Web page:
I now have a YouTube channel. So far just electronics and basic High Voltage experimentation, but I'll hopefully have some chemistry videos soon.
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[*] posted on 6-1-2022 at 11:20


Quote:
Quote: Originally posted by Vomaturge  
From a previous post of mine, about whoosh bottles:

[Quote]methanol will form a perfectly oxygenated mixture when it makes up 12.3% of the air by volume. To do that in a 18.9l bottle at 20C requires 3.9ml* of alcohol to vaporize. Air saturated with it at 101.3 kPa and 20C will contain 12.85% methanol. For ethanol the values are 6.54%, 3ml*, and 5.95% respectively, and for 100% isopropyl alcohol they are 4.46%, 2.7ml*, and 4.4%. For methane, propane,butane and dimethyl ether measured in gas phase, the perfect concentrations and volume for a 18.9 l container are 9.5%/1.8L, 4%/760ml, 3.1%/590ml, and 6.5%/1.23L (White Rain hairspray has DME and a bit of EtOH, and based on small scale tests 15 seconds of spraying should make a flammable mixture in that size vessel. Not sure how much is the perfect amount)


So using any of the alcohols at room temperature, you'll never get anywhere close to the upper flammable limit. Even if you saturate the air with vapor you'll still have an almost perfectly stoichiometric ratio at 20C.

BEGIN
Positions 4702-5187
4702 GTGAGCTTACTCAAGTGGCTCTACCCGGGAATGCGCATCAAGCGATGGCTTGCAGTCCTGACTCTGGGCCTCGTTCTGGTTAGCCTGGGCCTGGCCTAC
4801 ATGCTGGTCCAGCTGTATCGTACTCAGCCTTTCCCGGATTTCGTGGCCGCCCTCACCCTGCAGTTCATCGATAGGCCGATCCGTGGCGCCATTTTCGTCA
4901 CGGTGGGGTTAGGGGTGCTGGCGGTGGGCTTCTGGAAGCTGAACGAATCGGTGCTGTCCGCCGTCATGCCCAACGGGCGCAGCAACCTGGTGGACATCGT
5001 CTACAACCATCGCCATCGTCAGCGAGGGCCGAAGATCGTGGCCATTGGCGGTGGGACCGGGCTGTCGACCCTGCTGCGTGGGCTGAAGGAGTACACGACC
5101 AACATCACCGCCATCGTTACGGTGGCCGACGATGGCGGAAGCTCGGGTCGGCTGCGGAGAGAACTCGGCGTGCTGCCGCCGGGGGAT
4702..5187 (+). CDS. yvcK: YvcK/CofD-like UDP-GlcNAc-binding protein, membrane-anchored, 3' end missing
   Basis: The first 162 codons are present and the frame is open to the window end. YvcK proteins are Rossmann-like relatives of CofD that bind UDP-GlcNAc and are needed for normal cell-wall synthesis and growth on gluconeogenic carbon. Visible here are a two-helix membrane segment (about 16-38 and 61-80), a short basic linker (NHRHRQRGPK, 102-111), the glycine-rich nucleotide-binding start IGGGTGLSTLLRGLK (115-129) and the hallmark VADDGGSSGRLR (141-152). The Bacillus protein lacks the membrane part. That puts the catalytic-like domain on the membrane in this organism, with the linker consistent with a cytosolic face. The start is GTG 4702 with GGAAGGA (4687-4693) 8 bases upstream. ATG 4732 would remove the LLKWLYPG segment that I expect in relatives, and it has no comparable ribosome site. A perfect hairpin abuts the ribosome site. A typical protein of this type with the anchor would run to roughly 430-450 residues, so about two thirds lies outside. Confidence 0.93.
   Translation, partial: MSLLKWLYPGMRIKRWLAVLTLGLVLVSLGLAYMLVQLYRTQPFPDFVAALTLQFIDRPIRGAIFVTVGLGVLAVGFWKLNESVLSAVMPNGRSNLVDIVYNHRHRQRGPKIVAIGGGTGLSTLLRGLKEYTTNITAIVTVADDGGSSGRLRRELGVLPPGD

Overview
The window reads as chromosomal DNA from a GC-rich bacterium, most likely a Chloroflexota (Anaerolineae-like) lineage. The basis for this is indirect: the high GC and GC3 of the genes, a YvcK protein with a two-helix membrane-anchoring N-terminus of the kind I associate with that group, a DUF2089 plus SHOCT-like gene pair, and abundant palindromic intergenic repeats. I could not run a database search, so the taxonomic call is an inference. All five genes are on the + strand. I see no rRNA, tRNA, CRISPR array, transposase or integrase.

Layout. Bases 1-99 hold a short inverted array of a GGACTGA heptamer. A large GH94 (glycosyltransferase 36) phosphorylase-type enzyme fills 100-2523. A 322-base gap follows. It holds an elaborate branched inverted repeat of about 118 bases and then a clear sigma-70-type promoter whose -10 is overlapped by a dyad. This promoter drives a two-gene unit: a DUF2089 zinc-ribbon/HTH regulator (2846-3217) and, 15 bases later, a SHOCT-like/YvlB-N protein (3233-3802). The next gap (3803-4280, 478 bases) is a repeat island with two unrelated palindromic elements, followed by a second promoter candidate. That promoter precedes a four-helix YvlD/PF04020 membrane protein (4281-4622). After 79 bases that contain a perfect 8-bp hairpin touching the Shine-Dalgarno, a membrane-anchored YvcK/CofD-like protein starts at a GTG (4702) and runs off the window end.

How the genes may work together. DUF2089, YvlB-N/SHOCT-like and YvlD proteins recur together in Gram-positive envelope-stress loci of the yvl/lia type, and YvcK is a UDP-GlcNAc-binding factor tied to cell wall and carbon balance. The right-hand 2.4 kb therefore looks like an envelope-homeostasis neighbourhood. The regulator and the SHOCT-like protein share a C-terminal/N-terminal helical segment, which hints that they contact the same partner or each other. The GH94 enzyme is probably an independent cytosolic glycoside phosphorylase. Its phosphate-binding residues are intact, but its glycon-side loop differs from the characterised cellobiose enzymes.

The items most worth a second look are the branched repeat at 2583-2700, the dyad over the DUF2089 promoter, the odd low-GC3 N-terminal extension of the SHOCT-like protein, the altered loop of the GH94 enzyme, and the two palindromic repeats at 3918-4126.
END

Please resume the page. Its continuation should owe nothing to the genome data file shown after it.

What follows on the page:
The only thing you might accomplish by leaving an excess liquid phase in the bottle is this.


That sort of a thing happened at Seville Quarter, a place in town that served flaming hurricanes. A bottle of 151 rum became a whoosh bottle lighting a length of the bar and few people on fire with minor burns prompting them to discontinue the flambe libation as was noted on the local news . The drink would be served in a very tall glass with ice topped with a sugar cube and 151 rum, an orange slice on the side. Maybe put a flame arrester in the pouring spout for the more flammable spirits.

One version
https://youtu.be/KQN4Pik87q4
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[*] posted on 6-1-2022 at 11:26


Or alternatively, pour your high proof liquor, close the bottle and set it aside, then ignite your drink…



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They're not really active right now, but here's my YouTube channel and my blog.